Hui Hu picked up a 3-D printed model of a typical wind turbine and began explaining two problems with the big, tall, three-bladed machines.
First, said the Iowa State University professor of aerospace engineering, check out the base of each blade. They're big, round structural pieces. They're not shaped like an airfoil. And so they don't harvest any wind, reducing a turbine's energy harvest by about 5 percent.
Second, the big blades disturb the wind, creating a wake behind them and reducing the energy harvest of any downwind turbines. Hu said a turbine sitting in the slipstream of another can lose 8 to 40 percent of its energy production, depending on conditions.
Those losses prompted Hu and Anupam Sharma, an Iowa State assistant professor of aerospace engineering, to look for a solution. Their data suggest they've found one.
Hu turned back to his wind turbine models: Look at these two, he said. See what we've done?
What they've done is add a smaller, secondary rotor. One model had three big blades and three mini-blades sprouting from the same hub. The other had a small, secondary rotor mounted in front of the big rotor, the two sets of blades separated by the nacelle that houses the generating machinery on top of the tower.
"To try to solve these problems, we put a small rotor on the turbine," Hu said. "And we found that with two rotors on the same tower, you get more energy."
Using lab tests and computer simulations, Hui and Sharma have found those extra blades can increase a wind farm's energy harvest by 18 percent.
"These are fairly mature technologies we're talking about -- a 10 to 20 percent increase is a large change," Sharma said.
The Iowa Energy Center awarded Hu and Sharma a one-year, $116,000 grant to launch their study of dual rotors. (The two won the energy center's 2014 Renewable Energy Impact Award for the rotor project.) The National Science Foundation is supporting continued studies with a three-year, $330,000 grant.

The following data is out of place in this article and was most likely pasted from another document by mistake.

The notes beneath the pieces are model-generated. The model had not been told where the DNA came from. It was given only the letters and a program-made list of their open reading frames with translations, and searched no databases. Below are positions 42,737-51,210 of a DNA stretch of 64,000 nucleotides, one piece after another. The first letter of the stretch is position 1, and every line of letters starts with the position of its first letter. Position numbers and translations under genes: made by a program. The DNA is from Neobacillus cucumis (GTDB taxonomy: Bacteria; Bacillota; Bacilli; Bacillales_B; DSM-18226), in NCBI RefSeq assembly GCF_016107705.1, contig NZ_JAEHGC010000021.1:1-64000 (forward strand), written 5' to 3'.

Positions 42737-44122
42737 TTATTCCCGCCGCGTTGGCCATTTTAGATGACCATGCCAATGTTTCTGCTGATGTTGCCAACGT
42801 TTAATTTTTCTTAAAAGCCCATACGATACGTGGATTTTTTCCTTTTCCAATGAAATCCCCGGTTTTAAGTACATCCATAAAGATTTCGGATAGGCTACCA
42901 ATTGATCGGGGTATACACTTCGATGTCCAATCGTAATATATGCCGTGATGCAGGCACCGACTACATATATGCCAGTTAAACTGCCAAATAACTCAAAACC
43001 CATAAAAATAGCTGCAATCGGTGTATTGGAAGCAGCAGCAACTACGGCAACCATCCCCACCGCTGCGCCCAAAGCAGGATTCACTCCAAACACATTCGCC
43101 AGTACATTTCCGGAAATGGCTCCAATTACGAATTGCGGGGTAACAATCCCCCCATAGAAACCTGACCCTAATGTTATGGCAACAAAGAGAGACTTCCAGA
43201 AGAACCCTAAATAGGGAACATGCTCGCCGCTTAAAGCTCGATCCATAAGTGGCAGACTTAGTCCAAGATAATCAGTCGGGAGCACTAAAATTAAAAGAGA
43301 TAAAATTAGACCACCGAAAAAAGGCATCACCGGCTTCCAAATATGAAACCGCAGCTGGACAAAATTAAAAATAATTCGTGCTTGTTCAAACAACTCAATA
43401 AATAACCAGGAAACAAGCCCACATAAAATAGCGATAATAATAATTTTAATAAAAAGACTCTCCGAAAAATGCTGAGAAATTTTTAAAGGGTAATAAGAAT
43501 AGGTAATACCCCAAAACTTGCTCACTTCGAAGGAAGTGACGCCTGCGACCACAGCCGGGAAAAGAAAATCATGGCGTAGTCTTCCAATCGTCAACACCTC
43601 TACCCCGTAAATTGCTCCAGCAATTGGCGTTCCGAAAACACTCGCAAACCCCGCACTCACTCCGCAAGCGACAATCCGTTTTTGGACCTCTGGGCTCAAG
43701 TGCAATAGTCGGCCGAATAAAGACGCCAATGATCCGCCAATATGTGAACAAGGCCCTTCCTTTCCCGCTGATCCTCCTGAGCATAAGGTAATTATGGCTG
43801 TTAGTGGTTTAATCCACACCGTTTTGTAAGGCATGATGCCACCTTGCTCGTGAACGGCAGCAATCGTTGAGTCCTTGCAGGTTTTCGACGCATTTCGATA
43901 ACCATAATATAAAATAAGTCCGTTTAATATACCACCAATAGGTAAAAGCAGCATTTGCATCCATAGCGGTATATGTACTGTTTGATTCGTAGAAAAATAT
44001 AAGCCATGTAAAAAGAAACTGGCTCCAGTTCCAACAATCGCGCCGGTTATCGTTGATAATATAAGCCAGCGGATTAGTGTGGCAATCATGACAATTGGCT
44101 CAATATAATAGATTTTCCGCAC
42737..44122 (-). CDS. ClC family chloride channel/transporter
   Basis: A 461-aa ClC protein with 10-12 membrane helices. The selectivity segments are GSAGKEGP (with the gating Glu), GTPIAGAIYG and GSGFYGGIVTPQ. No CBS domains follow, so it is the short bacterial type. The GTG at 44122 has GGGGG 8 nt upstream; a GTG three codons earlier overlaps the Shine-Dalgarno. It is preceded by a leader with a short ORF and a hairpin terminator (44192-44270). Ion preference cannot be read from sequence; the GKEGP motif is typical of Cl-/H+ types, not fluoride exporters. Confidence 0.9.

Hu is using experiments in Iowa State's Aerodynamic/Atmospheric Boundary Layer Wind and Gust Tunnel to study the dual-rotor idea. He's measuring power outputs and wind loads. He's also using technologies such as particle image velocimetry to measure and understand the flow physics of air as it passes through and behind a rotating turbine.
How, for example, is the wake distributed? Where are the whirling vortices? How could the wake be manipulated to pull down air and recharge the wind load?
Hu is being assisted by Wei Tian, a postdoctoral research associate, plus Zhenyu Wang and Anand Ozbay, doctoral students.
Sharma is using advanced computer simulations, including high-fidelity computational fluid dynamics analysis and large eddy simulations, to find the best aerodynamic design for a dual-rotor turbine. Where, for example, should the second rotor be located? How big should it be? What kind of airfoil should it have? Should it rotate in the same direction as the main rotor or in the opposite direction?
Sharma is being assisted by two doctoral students, Aaron Rosenberg and Behnam Moghadassian.
Hu said Sharma's computer modeling will drive the design of the next generation of experimental models he'll take back to the wind tunnel.
"We hope to get even better performance," Hu said.
The idea to look for better performance by adding a second rotor to wind turbines came from a previous study. Hu and his research group used wind tunnel tests to see how hills, valleys and the placement of turbines affected the productivity of onshore wind farms.
One thing they learned was that a turbine on flat ground in the wake of another turbine loses a lot of power production. And that presented Hu and his collaborators with another problem to study.
"When we study more, we learn more," Hu said. "And therefore we find more problems. In research, the most difficult thing is not solving the problem, it's finding the problem."
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